A dispute over work done on a 1973 Dodge Challenger led the Indiana Court of Appeals Monday to find the car’s owner may challenge a mechanic’s lien that a shop used to auction the car.
The 31-page opinion in Terry Banks v. Denny Jamison, d/b/a, Automotive Hammerart, 49A02-1304-PL-362, found vehicle owners have a right to challenge a mechanic’s liens when disputes arise about the work performed. The appeal attracted an amicus brief from the Automobile Dealers Association of Indiana, which argued in favor of affirming summary judgment for Denny Jamison.
Banks took the car to Jamison’s shop, but he claims Jamison did far more work than authorized, and Banks disputed a bill that exceeded $5,000. Jamison claims the work was authorized and that Banks did not contest a possessory mechanic’s lien he perfected or attempt to halt an auction of the car for which he was served notice.
The Court of Appeals panel majority affirmed summary judgment in favor of Jamison on Banks’ civil claims of theft and conversion, but it ruled that Banks may proceed with a claim in Marion Superior Court under the Deceptive Consumers Sales Act.
The majority rejected Jamison’s claim that Banks was estopped from arguing the unauthorized work was done after the mechanic’s lien was perfected. The panel also concluded the lien was invalid because there was no indication Banks was served.
"The possessory mechanic’s lien statute provides some guidance to a lien holder about the procedure for perfecting and foreclosing on a mechanic’s lien. While the statute provides that a vehicle 'may be sold at public auction' if the vehicle owner 'does not claim the vehicle and satisfy the mechanic’s lien on the vehicle,' Ind. Code § 9-22-6-2(g), the statute is silent on how or when a person may challenge a possessory mechanic’s lien," Judge Paul Mathias wrote for the majority, joined by Judge Cale Bradford.
"As we hold below, once proper service of the lien notice is obtained, unless and until the General Assembly provides for an adequate forum for the resolution of conflicting claims, the owner will have an adequate opportunity to challenge the validity of the lien, either through a replevin action or, once notified of the claimed lien, through a declaratory judgment action."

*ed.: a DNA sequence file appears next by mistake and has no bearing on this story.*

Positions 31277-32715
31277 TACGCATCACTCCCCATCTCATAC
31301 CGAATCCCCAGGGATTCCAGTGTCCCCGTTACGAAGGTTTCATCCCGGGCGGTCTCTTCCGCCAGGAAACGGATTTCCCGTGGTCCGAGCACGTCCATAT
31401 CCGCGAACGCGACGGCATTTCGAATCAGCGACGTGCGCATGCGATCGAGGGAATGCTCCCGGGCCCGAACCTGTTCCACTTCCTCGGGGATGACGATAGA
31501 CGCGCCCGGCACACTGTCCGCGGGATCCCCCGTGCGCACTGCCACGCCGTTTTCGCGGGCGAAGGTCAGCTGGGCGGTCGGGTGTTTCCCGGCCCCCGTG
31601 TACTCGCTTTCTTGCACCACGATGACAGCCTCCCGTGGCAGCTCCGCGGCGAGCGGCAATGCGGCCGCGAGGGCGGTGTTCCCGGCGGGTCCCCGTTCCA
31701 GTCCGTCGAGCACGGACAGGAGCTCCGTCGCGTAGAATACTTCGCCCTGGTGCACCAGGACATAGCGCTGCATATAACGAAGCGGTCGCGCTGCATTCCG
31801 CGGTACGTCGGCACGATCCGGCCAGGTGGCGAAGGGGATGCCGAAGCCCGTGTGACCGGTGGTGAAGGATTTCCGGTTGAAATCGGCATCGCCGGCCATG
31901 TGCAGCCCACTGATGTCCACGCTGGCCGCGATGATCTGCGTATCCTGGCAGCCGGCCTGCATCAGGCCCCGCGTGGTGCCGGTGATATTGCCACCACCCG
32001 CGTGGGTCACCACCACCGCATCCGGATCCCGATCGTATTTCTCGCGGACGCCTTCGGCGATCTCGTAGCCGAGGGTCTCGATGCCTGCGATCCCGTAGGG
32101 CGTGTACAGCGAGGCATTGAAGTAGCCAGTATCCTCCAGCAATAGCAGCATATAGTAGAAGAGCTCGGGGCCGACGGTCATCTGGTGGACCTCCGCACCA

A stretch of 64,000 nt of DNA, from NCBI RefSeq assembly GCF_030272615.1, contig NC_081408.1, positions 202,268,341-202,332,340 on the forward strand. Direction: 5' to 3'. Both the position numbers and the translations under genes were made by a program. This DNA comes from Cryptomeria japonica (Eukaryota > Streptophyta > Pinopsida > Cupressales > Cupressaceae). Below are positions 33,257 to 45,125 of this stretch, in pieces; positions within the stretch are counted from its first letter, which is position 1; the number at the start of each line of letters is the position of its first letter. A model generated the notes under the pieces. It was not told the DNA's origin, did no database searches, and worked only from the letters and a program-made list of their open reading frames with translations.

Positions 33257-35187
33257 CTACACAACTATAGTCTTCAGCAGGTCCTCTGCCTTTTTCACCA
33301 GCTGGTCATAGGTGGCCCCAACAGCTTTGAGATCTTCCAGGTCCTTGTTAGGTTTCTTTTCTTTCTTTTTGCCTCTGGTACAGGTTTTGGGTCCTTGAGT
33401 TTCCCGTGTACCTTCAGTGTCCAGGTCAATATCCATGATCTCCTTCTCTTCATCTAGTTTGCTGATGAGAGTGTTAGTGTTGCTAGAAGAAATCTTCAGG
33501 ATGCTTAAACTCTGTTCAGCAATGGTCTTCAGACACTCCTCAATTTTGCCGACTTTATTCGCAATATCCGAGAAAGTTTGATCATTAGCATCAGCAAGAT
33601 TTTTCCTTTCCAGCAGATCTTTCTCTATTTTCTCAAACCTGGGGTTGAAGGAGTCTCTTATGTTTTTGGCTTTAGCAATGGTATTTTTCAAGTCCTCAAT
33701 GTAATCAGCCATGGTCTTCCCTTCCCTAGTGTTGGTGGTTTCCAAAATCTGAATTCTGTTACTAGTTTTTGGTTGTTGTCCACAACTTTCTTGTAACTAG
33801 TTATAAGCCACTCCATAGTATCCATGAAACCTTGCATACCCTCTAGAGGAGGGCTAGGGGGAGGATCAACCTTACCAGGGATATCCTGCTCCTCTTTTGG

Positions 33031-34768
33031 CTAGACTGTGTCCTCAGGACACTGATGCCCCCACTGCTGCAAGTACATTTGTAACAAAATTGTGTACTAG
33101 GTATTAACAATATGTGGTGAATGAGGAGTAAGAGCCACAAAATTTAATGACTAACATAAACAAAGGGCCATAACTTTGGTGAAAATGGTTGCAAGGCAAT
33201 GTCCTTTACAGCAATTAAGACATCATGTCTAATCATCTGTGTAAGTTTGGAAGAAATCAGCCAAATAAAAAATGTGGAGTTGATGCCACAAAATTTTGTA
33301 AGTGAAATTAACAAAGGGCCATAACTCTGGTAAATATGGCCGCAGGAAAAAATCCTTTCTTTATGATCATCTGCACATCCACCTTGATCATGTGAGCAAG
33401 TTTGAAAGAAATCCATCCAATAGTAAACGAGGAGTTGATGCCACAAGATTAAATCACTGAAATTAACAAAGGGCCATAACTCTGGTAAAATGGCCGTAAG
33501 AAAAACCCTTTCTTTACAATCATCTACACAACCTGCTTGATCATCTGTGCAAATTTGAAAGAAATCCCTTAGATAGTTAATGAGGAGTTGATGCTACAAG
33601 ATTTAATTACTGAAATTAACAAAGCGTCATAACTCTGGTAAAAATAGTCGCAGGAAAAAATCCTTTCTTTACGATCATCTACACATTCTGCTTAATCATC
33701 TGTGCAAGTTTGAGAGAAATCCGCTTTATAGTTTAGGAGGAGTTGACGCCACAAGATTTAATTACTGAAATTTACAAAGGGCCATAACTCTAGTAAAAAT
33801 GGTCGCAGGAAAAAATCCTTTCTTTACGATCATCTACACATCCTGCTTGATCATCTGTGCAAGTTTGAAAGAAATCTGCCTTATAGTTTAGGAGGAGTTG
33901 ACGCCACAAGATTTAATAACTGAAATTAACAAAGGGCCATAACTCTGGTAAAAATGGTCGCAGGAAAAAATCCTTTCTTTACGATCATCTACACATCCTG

The ADAI in its amicus brief argued that to “permit Banks to challenge the validity of the mechanic’s lien after it has been foreclosed, and all statutory foreclosure procedures have been completed, would render the mechanic’s lien statute worse than useless.”
Mathias wrote that neither party came to the appeal with “clean hands.”
“Jamison could have offered, and Banks could have demanded, a written and signed estimate of the work to be performed that included Banks’s contact information. That single, simple step would have allowed both parties to avoid the expensive legal journey that has brought them before this court,” Mathias wrote.
The majority found that despite highly disputed facts in this case, the record shows Jamison didn’t act in bad faith. But Judge Rudolph R. Pyle III was unconvinced. He wrote that he concurred with most of the majority’s ruling but would also reverse summary judgment to allow Banks’ civil theft and conversion claims to proceed.
“This case is ripe for trial. The facts are so highly disputed that a jury is required to observe the facial expressions of the parties, listen to the tenor of their voices, and make a decision regarding their credibility. I believe Banks is being denied his day in court,” Pyle wrote.